Author Topic: Recommendations for gearing  (Read 4461 times)

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Offline fedinspector

Recommendations for gearing
« on: February 24, 2018, 12:51:17 am »
Hello everyone,
I have a Novara Safari 2016 model from REI. Love the bike except for me, the gearing isn't the easiest for. The bike rides fine and pedals well on the flats and down hill. The issue comes in on the hills. It just feels like i could use some lower gears. I have a mountain bike with mountain bike gearing that is great on the hills. I am relatively new to this sport and i know there are tons of riders here with plenty of experience that might be able to steer me in the right direction. I am a heavy rider at 240 pounds so when the bike is loaded up for bear, with my weight and gear it's pretty heavy. Hence the hills give me trouble. I understand this bike was probably designed by REI for a 170 pound rider but that's not my world. I wish it was and am working on that. Here is the specs on the Novara Safari. Crankset is Shimano 48/36/26, - Bottom bracket Shimano Octalink, - Front derailleur - Shimano Deore, Rear Derailleur - Shimano Deore Shadow, Rear Cogs - Shimano HG4009, 11-34, 9 speed. 27 gears, Chain is Shimano Deore. Can anybody give me some tips on how to get lower gearing without changing out the entire drive train and breaking the bank?

Offline Nyimbo

Re: Recommendations for gearing
« Reply #1 on: February 24, 2018, 02:02:17 am »
I'm not the most knowledgeable gear person around these forums, but I'll go ahead and start the comments. 

I have a Novara Randonee which came with 48-36-22 and 11/32 on the rear.  When fully loaded it wasn't quite enough for me on the 6% or + grades.  I swapped out the cassette for a 11/36.  I tried to buy a 11/34 cassette at the time but couldn't find one so got the 11/36.
I used the 22-34 combination the most on the steep hills and was fine.  I rarely used the 36 tooth cassette as it seemed too slow to keep moving well. 

If I couldn't ride the hill with 22/34 combination I would just get off the bike and push it up the last bit.  Actually on the second half of the cross country when I was in much better shape I didn't have to push -- well maybe once.  8)   Anyway, it's likely all you would need to do it swap the inner front ring from 26 to 22 and you will be ready to go.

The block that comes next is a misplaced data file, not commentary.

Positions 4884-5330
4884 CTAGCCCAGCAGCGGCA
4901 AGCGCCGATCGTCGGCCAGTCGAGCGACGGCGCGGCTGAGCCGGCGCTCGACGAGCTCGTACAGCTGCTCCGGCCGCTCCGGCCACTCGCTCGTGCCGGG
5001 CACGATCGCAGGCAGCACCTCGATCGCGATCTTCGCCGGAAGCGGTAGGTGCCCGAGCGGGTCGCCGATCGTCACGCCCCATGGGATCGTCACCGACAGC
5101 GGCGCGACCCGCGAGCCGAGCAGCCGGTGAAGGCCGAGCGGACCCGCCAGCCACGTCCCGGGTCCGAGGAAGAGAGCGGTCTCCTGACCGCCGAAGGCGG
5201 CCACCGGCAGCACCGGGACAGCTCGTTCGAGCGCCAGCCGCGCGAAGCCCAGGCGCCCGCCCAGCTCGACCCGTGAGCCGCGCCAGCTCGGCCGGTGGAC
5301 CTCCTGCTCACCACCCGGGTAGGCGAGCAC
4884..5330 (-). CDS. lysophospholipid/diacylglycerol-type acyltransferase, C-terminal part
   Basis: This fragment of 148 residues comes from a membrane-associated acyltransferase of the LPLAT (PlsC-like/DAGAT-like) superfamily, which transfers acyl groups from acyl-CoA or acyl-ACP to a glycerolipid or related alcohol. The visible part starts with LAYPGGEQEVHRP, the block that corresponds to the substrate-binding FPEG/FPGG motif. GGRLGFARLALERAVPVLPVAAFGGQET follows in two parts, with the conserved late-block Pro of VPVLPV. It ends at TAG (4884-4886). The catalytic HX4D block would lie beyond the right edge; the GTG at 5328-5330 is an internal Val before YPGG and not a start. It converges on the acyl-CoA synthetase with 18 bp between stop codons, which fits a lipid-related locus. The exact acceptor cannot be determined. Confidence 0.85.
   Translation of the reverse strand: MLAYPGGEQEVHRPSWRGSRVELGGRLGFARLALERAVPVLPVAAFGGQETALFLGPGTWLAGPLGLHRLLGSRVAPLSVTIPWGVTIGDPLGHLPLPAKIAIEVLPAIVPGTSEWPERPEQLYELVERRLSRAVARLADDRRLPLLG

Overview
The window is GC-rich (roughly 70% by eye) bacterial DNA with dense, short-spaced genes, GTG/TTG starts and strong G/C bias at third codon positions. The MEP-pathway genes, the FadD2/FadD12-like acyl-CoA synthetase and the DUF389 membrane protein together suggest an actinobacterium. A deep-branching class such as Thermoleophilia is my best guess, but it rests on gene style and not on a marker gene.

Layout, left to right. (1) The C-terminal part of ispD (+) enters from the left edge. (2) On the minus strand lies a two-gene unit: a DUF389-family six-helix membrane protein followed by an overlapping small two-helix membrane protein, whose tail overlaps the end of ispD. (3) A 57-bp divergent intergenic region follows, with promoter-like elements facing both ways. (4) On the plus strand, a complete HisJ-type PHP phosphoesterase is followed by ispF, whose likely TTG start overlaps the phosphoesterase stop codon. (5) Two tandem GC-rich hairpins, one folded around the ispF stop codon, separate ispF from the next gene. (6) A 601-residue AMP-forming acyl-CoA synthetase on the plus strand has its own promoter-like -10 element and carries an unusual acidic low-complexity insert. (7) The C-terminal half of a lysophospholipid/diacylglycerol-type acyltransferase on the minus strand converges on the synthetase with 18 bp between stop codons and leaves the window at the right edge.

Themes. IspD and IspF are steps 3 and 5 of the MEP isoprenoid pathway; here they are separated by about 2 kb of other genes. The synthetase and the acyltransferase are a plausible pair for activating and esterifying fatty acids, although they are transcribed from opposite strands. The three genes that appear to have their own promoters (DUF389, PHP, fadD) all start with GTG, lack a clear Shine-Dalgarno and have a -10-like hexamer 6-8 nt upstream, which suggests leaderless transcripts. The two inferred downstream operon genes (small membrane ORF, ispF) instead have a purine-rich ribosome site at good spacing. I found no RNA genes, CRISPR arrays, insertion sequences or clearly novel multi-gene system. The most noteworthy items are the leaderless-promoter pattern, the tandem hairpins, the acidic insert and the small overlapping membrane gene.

Offline staehpj1

Re: Recommendations for gearing
« Reply #2 on: February 24, 2018, 08:50:48 am »
How low you need to go depends a lot on where you ride and how much you carry.  Also individual riders vary in gearing preferences.

The easiest change would be to put on the smallest ring that your crank will accommodate.  That would most likely be a 24 or a 22.  Doing more gets to be more expensive and more trouble.

Personally, I think folks tend to go a little overboard with the low gearing, but it is a personal preference thing.   I rode the Trans America with exactly that gearing and found it okay but in the Appalachians there were a few days where I would have used a bit lower gear if I had one.  My two companions had the same gearing but swapped out the 26 for a 24 (the smallest that would fit on the crank we all were using).  Back then we were packing in typical touring fashion with loads ranging from 30-50 pounds.  Neither of them ever complained about their gearing and continued to use it on subsequent trips.  I did put a 24 on mine, but don't feel it was a critical upgrade.

I later used that same setup with a moderately light load and did at least one tour (Kansas City to Santa Fe) without ever shifting to the little ring.

Since then I started packing lighter each trip to the point where I started using a lighter road bike and packing ultralight.  As the load got lighter I needed less and less low gearing to the point where my gear was 14 pounds and I didn't need very low gears (a 26T ring with a 28T cog was sufficient).  That allowed very light camping and cooking gear to be comfortably hauled.  I had 39/26 and a 12-28 with that setup for the Southern Tier and found it worked just fine for me.